Their exercise test results showed that compared with wild-type control animals, the IRF4 knockout mice performed 14% worse on a moderate intensity, slow-speed treadmill exercise test, and 38% worse at higher intensity exercise. Mice lacking IRF4 in their BAT also showed abnormalities in specific muscle tissues. “Even more strikingly,” the authors add, electron microscopy showed that the white vastus thigh muscle tissue in BAT14KO mice developed tubular aggregates, and structural features akin to some muscular disorders.

    Speculating that the IRF4-deficient BAT might be secreting some sort of myopathic factor, the team carried out RNA sequencing of brown fat tissue from both control, and BAT14KO mice.  The results suggested that more than 500 genes were differentially regulated in the wild-type and BAT14KO mice, with many of the upregulated genes relating to myocyte differentiation and muscle function. One of the upregulated genes, Mstn, encodes myostatin, a protein that is known to hold back skeletal muscle enlargement, partly by blocking mTOR signaling. Further analyses of the engineered mice showed that levels of Mstn protein were increased in the BAT of BAT14KO animals, but not in muscle, while myostatin levels were increased in the serum of BAT14KO mice.

    Interestingly, exercise capacity dropped by 15% in control mice given a single injection of myostatin. Myostatin administration was also linked with a similar gene expression profile in the thigh muscle of these animals as that observed in the BAT14KO mice. Conversely, chemically inhibiting myostatin in BAT14KO animals transiently restored their running capacity.

    The authors note that while myostatin is believed to be produced primarily by muscle, the results from both the BAT14KO and BAT14OE mouse studies suggest that “BAT also contributes significantly to serum myostatin levels.” Although, as they point out, “What portion of human serum myostatin derives from BAT, and under what conditions that may rise and fall, is unknown.”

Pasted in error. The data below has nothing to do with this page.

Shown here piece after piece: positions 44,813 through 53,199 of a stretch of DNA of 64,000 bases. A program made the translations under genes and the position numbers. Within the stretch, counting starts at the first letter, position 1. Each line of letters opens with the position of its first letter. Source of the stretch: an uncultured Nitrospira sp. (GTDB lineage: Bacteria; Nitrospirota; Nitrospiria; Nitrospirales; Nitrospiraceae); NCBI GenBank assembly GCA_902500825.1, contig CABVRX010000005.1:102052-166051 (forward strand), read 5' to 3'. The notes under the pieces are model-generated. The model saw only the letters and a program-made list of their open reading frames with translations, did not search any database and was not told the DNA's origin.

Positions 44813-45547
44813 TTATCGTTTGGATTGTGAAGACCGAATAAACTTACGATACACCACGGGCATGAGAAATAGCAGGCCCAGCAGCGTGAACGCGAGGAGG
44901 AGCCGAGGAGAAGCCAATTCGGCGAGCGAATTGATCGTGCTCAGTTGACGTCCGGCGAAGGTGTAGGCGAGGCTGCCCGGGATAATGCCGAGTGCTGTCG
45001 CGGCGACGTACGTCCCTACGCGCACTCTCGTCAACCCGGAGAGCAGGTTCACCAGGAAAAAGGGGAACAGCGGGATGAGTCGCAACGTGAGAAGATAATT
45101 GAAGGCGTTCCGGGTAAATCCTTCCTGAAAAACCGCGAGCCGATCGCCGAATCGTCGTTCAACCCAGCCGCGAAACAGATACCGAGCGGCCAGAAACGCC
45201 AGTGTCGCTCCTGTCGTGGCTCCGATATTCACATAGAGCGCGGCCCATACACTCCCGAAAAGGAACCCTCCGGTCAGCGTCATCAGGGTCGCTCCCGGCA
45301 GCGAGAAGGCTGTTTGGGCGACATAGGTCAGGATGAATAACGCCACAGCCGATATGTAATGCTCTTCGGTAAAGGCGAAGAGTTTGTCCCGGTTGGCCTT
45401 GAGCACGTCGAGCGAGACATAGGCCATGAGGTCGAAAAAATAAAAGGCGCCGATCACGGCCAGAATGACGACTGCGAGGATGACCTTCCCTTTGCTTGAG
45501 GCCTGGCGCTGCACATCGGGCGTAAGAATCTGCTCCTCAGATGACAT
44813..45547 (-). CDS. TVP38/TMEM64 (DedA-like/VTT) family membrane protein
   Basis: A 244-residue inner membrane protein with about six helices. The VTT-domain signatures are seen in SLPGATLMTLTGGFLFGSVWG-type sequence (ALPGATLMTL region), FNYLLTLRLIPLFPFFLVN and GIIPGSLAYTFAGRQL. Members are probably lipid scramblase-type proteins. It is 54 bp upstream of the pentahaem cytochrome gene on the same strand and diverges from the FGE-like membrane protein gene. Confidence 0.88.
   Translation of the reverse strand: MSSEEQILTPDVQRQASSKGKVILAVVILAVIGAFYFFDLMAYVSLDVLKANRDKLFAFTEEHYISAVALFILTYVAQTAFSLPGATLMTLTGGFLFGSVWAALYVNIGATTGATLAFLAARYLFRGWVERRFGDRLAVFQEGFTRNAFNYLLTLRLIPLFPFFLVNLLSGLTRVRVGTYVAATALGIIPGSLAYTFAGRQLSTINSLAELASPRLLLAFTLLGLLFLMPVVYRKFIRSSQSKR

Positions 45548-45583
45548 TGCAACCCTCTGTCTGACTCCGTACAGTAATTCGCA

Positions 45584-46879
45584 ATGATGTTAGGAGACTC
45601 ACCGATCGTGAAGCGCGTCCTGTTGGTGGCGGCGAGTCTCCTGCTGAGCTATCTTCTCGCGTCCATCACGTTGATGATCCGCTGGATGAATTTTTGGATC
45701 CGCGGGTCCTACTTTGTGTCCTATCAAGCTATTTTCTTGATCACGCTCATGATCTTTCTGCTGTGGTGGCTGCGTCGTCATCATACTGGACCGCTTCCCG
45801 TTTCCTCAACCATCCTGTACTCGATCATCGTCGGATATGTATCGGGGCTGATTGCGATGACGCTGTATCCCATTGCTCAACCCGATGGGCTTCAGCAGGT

BAT14OE mice that overexpress IRF4 showed that these animals demonstrated completely opposite features to those of the BAT13KO that lacked LRF4 in BAT. BAT14OE animals exhibited 24% higher exercise capacity than control animals, higher mitochondrial respiration rates and mitochondrial DNA in the thigh muscle, and decreased serum levels of myostatin, and levels of the Mstn protein in BAT. 

    The team next carried out a series of experiments to put their findings into physiological context. Wild-type control mice housed at 30ºC, a temperature that significantly reduces IRF4 gene expression, demonstrated a phenotype that was “remarkably similar” to that of the BAT14KO mice, including a 14.5% reduced exercise capacity, and increased tissue and serum myostatin levels, as well as a gene expression profile in the thigh muscle that was similar to that of the IRF4 knockout mice, and reduced mTOR signalling.

    “Taken together, our data provide evidence of an unsuspected lever of inter-organ cross-talk between BAT and skeletal muscle, involving the transcription factor IRF4 and the secreted protein myostatin,” the authors conclude. “It left the muscle cells unable to process energy well, but the key finding here is that by altering brown fat tissue, we altered the muscle inadvertently,” Dr. Rosen notes. The findings also support the notion held by many athletes that training in the cold can improve performance. “Intriguingly, there are data showing that cold exposure can be used as a “cross-training” modality in sparrows,” the authors point out, “such that cold-exposed birds show enhanced muscle function and exercise performance …”